Some languages—such as Japanese, Basque, and Italian—are spoken more quickly than others. Articulation and speech rates are much faster in Spanish than in English (as you can watch in the video below). Italians are able to chatter at up to nine syllables per second. Germans, on the other hand, are slower enunciators, delivering five to six syllables in the same period of time. Yet in any given interval, both Italians and Germans convey roughly the same amount of information. This is the result of a study published in Science Advances last September.
Researchers calculated the information density of 17 different languages, including English, Italian, Japanese, and Vietnamese. They found that each language has a different information density in terms of bits per syllable. Japanese, for example, with only 643 syllables, has an information density of about 5 bits per syllable, whereas English, with 6949 different syllables, had a density of just over 7 bits per syllable.
What’s striking is that, no matter how fast or slow, simple or complex, all languages gravitate toward an average rate of 39.15 bits per second. That’s a bit faster than the speed of Morse code (depending on the telegrapher’s skills). That means some languages are more efficient than others encoding information. In other words, people speaks faster less efficient languages.
Language is universal, but it has few indisputably universal characteristics, with cross-linguistic variation being the norm. For example, languages differ greatly in the number of syllables they allow, resulting in large variation in the Shannon information per syllable. Nevertheless, all natural languages allow their speakers to efficiently encode and transmit information. We show here, using quantitative methods on a large cross-linguistic corpus of 17 languages, that the coupling between language-level (information per syllable) and speaker-level (speech rate) properties results in languages encoding similar information rates (~39 bits/s) despite wide differences in each property individually: Languages are more similar in information rates than in Shannon information or speech rate. These findings highlight the intimate feedback loops between languages’ structural properties and their speakers’ neurocognition and biology under communicative pressures. Thus, language is the product of a multiscale communicative niche construction process at the intersection of biology, environment, and culture.Coupé, C., Oh, Y.M., Dediu, D., and Pellegrino, F. (2019). Different languages, similar encoding efficiency: Comparable information rates across the human communicative niche. Science Advances 5, eaaw2594.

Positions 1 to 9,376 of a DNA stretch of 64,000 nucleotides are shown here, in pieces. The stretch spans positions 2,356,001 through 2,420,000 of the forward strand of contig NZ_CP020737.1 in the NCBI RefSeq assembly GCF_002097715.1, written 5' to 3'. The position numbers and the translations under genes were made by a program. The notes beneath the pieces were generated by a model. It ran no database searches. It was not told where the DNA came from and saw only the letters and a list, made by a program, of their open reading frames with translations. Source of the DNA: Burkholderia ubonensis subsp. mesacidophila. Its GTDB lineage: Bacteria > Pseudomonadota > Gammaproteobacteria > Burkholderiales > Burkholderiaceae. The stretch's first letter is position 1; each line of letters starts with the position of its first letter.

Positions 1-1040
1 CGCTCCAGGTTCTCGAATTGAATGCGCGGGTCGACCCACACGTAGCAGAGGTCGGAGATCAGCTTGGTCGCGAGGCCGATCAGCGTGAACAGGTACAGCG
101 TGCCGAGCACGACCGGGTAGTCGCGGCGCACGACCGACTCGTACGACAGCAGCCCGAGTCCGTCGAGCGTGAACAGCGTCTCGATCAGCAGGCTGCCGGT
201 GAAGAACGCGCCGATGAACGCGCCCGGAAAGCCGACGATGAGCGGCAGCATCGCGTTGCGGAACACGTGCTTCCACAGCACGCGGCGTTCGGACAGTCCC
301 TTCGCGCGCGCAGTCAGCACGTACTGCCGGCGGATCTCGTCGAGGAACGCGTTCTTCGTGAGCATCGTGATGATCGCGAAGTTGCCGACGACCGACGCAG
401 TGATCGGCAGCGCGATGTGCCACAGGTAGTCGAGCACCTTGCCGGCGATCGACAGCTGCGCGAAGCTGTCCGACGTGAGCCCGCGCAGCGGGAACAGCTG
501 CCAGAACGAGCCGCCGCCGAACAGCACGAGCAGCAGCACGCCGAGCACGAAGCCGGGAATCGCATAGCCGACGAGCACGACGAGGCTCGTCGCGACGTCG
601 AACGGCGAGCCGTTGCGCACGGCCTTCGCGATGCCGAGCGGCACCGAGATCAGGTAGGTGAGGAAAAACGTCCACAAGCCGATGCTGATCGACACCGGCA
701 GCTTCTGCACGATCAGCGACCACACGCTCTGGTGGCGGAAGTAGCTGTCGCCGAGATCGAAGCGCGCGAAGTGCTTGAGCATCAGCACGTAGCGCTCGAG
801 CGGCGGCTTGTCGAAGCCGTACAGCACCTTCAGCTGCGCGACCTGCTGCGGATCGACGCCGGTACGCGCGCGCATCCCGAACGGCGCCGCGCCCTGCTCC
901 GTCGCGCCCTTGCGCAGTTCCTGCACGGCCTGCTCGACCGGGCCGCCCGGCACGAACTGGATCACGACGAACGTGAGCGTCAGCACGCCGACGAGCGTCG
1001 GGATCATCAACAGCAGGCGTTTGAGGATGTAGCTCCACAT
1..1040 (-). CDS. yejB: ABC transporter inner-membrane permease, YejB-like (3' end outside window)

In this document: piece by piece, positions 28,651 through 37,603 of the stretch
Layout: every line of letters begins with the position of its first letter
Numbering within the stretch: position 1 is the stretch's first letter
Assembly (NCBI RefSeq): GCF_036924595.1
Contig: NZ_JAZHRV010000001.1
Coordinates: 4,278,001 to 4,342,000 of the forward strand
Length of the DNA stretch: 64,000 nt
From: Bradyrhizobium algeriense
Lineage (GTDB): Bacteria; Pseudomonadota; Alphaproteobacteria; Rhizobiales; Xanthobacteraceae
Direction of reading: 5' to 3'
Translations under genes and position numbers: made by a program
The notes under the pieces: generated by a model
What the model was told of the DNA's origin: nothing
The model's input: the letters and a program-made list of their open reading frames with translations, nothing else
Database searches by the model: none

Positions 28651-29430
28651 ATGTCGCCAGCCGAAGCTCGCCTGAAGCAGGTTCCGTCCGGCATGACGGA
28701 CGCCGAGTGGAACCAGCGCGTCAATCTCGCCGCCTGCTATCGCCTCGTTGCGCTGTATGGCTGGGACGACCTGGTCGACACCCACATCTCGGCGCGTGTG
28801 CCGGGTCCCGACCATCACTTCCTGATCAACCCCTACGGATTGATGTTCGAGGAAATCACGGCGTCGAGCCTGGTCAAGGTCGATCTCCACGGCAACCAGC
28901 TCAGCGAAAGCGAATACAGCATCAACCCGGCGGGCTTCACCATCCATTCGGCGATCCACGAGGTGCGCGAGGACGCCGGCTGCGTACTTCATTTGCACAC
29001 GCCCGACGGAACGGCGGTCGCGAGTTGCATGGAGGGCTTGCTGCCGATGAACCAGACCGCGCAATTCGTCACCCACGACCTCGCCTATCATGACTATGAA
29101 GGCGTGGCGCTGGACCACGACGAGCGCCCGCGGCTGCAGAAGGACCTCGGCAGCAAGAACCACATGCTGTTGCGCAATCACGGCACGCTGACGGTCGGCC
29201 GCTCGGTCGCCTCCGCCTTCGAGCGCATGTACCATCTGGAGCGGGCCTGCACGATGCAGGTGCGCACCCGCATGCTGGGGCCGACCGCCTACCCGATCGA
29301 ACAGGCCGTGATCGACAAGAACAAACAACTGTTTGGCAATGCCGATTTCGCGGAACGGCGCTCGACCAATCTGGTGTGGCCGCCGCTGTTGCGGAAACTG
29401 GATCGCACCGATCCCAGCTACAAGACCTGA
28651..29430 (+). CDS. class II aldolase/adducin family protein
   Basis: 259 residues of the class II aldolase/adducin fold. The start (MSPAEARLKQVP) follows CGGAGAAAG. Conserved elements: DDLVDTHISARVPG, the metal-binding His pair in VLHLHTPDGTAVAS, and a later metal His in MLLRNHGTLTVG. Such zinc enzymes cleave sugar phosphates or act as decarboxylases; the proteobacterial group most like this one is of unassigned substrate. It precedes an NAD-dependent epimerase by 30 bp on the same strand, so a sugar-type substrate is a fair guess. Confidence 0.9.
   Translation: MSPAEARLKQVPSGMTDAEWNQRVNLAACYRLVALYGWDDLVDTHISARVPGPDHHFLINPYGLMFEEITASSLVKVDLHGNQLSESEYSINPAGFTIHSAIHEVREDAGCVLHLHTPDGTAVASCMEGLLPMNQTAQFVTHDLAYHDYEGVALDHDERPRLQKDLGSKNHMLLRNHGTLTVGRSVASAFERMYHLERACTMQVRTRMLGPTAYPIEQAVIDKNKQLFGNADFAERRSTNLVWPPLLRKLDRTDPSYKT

The idea seems quite attractive for a good video illustrating this universal constant, yet I had not found a good example until a couple of weeks ago. Here is a lovely video with a good performance by Sam Gratton and his partner and business partner Marina ;). Enjoy it:
Featured Image: aesthetics of crisis, Speak Louder